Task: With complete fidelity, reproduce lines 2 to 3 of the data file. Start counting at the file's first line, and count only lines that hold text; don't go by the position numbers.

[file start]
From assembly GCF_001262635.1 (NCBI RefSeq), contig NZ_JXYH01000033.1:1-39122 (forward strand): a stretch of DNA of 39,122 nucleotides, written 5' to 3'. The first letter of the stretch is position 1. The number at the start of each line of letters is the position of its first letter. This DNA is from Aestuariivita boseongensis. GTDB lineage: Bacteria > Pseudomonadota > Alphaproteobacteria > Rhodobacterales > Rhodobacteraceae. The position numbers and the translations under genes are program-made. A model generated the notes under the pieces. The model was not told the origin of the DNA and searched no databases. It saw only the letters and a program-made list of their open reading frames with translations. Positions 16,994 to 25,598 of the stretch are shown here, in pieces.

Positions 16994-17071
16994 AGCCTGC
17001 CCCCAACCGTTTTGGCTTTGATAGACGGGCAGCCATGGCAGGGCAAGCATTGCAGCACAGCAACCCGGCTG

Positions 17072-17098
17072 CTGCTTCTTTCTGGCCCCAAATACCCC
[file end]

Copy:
Positions 16994-17071
16994 AGCCTGC